Lignin Cellulose Nanofibrils for Supercapacitor Electrodes

Lignin Cellulose Nanofibrils for Supercapacitor Electrodes

Author: ChemSusChem

Supercapacitors can be charged and discharged much faster than conventional batteries. Cellulose nanofibrils are promising as a renewable and low-cost mechanical support material for flexible supercapacitor electrodes. However, their electrochemical inactivity limits their usage in energy storage applications.

Ning Yan, University of Toronto, Canada, and colleagues have developed a flexible supercapacitor electrode based on lignin-containing cellulose nanofibrils (LCNF), reduced graphene oxide (rGO), and polyaniline (PANI). The team obtained water-dispersible rGO nanosheets by removing oxygen-containing groups from GO nanosheets under hydrothermal conditions. LCNF were prepared from red cedar bark. LCNF/rGO nanocomposite thin films were then created via the filtration of suspensions containing both precursors. PANI was grown on the composite films via in situ polymerization.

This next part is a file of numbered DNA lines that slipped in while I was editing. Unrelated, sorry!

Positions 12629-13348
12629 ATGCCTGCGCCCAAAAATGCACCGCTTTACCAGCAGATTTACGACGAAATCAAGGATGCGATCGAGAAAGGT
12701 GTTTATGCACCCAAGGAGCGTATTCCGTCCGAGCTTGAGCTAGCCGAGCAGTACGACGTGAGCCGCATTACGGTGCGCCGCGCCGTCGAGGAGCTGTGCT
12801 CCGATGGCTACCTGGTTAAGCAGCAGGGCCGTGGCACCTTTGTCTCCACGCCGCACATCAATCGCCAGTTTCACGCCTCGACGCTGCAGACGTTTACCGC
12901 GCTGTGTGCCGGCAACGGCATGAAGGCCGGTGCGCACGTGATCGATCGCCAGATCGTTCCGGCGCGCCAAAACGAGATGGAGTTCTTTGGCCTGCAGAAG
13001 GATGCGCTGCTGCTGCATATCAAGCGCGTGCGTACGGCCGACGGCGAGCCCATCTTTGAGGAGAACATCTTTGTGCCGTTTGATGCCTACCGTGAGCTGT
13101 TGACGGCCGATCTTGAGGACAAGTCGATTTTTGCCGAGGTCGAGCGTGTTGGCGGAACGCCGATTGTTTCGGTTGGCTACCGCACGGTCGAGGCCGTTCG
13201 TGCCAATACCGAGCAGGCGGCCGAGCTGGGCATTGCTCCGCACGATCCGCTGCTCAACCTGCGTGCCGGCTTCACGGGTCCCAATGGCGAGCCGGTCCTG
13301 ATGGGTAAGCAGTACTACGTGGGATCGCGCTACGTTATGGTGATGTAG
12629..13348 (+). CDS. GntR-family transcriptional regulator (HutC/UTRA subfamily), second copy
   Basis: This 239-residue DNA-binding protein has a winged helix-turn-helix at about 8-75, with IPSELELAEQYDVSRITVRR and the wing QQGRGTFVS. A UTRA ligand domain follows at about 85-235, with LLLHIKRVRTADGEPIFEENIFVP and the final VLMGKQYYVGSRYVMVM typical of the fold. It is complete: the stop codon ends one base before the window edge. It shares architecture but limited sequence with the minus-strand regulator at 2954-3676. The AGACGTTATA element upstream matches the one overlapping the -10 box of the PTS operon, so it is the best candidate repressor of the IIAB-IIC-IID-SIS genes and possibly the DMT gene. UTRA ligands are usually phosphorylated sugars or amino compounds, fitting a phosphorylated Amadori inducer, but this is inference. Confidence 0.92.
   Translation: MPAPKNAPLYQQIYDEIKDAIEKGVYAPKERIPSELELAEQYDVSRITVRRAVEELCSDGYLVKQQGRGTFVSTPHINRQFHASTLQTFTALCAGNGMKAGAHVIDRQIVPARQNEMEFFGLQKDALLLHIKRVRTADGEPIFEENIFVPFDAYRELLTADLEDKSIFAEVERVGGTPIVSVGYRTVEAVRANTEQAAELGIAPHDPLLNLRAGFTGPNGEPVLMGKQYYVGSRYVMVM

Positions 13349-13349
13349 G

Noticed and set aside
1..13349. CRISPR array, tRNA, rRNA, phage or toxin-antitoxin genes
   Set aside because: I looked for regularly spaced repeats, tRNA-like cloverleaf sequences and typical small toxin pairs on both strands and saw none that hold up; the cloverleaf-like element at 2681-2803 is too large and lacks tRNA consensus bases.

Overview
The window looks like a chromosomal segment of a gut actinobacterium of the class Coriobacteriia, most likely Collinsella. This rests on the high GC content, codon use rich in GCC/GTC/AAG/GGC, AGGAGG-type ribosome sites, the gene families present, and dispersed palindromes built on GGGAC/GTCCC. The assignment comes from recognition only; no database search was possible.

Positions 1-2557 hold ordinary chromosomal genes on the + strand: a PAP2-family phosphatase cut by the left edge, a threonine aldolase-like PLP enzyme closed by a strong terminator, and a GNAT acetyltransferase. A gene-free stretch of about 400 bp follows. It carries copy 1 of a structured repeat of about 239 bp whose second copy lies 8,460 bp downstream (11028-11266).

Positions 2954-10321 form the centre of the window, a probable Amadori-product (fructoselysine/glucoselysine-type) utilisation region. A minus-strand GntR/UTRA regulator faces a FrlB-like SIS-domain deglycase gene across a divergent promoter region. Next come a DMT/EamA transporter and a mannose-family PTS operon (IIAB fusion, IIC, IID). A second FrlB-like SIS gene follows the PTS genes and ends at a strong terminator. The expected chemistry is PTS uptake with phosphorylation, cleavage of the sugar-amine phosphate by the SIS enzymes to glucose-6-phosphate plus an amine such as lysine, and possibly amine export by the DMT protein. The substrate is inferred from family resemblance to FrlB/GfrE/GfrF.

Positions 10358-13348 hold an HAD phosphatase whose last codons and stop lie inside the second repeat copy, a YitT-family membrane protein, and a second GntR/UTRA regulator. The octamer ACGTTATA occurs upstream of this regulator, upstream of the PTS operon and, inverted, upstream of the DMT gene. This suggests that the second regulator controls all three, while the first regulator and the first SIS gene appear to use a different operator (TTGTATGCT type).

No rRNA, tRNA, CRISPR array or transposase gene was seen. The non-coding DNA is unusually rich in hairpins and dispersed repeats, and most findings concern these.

LCNF provides the resulting thin-film electrodes with improved mechanical and energy storage properties compared to cellulose nanofibrils without lignin. The optimized thin and flexible electrodes show a high specific capacitance of 733 F g–1 at 1 mV s–1 and long cycle life. The increase in specific capacitance is likely due to the electroactive quinone moieties in lignin, while the nanofibrils provide mechanical flexibility. Based on this work, LCNF could be a multifunctional component for high-performance energy storage applications.



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